• Consider your route. The Camino Francés is hugely popular but it’s not the only route to Santiago. According to the pilgrimage office statistics page, the figures confirm that the numbers of people on camino are growing every year. In 2013 in the office received 215,879 pilgrims. In 2017, the office received 301,036 pilgrims. That’s quite a jump. Did they all walk the Camino Francés? It’s unlikely, but the growing numbers have an impact on everything – from the structural integrity of the trail to the availability of hot water in hostels. When you’re trying to decide when to walk, also think about what route you have in mind. Maybe you automatically assume you’ll walk the Camino Francés, but have you thought about how busy it may be? Consider the other routes too: they may be a better option for you given the time of year you want to walk, the amount of time you have to offer, and the experience you seek.IMG_0917
  • Don’t try to be perfect. Unexpected things happen on camino and in life, and there is no time of the year that is perfect for a walk such as this. For all the research you do, know when to pull back from it, too. Give yourself some breathing space and know that you cannot control every single detail, so don’t even try.IMG_1133
  • Last but certainly not least, follow your inner voice. It’s very, very easy to get caught up in research and preparation but that’s all “head stuff”. Pay very close attention to the “heart stuff” and “gut” too, because these parts of ourselves can be remarkably clear when it comes to making decisions. Give yourself the time and quiet space to notice how you feel and to listen to your inner wisdom. In my own experience, the call to walk camino was quite clear and I found it impossible to shake off the feeling that I needed to walk from early September until mid October. I tried talking myself into waiting until the following spring so I would have more time to save money, do some training, and do some research. The gut said “Nooooooooooo!” and the heart said it too. So, my decision to go walk 500 miles wasn’t what-you-would-call logical, but I am proud I heeded my own inner voice. I heartily encourage you to do the same! 🙂IMG_0735Whatever you decide, enjoy it  – all of it! In the grand scheme of things, deciding when to walk a camino is a “first world problem” and isn’t one to agonize over. We are remarkably privileged to have the health, wealth, and mobility to even consider such a thing. Count your blessings and celebrate it all. x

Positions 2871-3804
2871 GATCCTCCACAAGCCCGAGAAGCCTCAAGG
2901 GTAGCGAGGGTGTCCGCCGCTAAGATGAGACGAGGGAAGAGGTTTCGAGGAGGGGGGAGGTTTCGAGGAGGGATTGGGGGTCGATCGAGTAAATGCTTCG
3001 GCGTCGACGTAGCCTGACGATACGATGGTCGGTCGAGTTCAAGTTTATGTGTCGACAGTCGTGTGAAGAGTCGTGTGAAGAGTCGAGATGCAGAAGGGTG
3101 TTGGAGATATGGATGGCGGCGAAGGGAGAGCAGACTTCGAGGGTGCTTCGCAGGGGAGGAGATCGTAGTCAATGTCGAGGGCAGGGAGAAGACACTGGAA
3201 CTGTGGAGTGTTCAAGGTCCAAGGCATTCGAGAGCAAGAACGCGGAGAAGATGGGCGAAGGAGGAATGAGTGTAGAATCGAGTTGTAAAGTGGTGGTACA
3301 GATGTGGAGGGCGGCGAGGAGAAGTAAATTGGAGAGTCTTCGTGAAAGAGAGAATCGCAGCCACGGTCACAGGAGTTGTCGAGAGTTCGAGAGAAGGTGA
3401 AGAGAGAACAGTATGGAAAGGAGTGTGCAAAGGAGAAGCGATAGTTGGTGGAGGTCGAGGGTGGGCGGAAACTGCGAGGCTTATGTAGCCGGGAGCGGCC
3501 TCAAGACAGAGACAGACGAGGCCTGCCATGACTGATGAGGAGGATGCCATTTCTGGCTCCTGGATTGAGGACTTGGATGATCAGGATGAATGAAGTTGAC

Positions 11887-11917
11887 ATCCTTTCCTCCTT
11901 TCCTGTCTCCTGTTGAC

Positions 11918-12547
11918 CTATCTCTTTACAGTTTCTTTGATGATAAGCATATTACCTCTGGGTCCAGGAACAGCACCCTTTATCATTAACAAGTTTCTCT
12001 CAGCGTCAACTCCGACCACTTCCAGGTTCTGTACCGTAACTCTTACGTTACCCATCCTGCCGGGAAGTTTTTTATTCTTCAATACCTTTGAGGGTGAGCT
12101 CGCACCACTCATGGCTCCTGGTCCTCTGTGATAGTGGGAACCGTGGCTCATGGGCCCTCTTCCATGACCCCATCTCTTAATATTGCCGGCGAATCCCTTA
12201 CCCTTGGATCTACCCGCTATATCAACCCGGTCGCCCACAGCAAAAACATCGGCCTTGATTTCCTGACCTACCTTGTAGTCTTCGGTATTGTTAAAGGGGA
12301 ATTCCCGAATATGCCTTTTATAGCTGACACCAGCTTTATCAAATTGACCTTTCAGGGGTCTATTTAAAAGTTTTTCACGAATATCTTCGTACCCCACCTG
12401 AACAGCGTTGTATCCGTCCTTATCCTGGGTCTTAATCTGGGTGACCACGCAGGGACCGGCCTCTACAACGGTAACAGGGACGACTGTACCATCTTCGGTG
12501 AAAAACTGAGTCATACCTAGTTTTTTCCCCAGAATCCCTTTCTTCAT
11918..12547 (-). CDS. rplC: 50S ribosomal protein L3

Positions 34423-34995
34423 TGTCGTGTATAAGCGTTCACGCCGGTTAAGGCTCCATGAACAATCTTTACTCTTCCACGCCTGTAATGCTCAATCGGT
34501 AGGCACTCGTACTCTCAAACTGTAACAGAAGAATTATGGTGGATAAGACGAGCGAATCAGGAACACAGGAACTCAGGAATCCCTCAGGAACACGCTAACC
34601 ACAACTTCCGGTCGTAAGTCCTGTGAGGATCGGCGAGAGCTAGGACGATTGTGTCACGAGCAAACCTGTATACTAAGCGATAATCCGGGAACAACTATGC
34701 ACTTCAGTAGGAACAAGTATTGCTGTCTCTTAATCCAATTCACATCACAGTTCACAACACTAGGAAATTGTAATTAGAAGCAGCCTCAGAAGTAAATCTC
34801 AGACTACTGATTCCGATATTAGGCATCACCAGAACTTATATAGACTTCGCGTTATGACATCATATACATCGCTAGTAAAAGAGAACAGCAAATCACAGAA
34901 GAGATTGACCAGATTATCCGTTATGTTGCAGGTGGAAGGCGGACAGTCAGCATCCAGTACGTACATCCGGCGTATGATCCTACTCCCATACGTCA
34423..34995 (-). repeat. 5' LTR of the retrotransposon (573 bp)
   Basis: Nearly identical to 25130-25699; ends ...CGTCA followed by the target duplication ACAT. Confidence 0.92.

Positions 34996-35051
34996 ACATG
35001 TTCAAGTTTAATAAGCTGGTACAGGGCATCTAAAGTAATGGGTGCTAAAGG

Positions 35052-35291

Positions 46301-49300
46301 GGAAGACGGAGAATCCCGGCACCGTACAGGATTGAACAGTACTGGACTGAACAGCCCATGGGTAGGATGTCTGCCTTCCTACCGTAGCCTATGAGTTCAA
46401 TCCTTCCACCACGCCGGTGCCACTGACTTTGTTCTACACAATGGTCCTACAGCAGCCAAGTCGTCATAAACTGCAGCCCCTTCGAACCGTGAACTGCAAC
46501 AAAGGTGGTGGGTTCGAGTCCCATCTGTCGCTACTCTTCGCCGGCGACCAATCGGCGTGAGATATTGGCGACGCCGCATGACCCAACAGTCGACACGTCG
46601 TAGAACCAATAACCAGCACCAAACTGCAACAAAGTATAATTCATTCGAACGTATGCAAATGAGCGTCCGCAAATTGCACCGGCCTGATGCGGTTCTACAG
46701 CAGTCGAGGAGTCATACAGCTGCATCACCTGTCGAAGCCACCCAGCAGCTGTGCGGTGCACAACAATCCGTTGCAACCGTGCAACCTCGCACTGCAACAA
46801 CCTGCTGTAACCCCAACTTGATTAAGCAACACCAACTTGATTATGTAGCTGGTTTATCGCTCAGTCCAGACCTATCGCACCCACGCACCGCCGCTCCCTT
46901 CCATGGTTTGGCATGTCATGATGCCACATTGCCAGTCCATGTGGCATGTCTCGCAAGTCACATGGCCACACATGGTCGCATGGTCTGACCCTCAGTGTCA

Deciding to Walk the Camino de Santiago?

Happy New Year, everyone! I hope 2018 is full of goodness for all of us and hopefully lots of great hikes too.  😀

It’s very early January and even though I am still finishing off the Christmas chocolates, I am looking at the year ahead and wondering what it will bring. I’m lucky to have good health so looking ahead is something that brings hope to my heart. I have options. There are possibilities. I have everything to play for.

What lies ahead?

Between you and me, I’ve been reflecting a lot on when to walk another camino.

Like countless pilgrims before me, I thought it would be enough to walk 500 miles across Spain just the once. I thought I’d “do it” and get it out of my system. I never imagined that I would want to walk again – that is, until I came home and began to reflect on the enormity of my experience. Very quickly, I realized I wanted to walk several more camino journeys in my lifetime. I even had a sense of my next route and when I would walk it but I didn’t make any commitments. I wanted to keep the planning loose until I was sure of the timing. There are lots of things to consider, like the cost, the time it takes, and the preparation it takes for a successful walk. Still, I reflected on when is a good time to walk and how to make that decision, and I wrote a little about it here.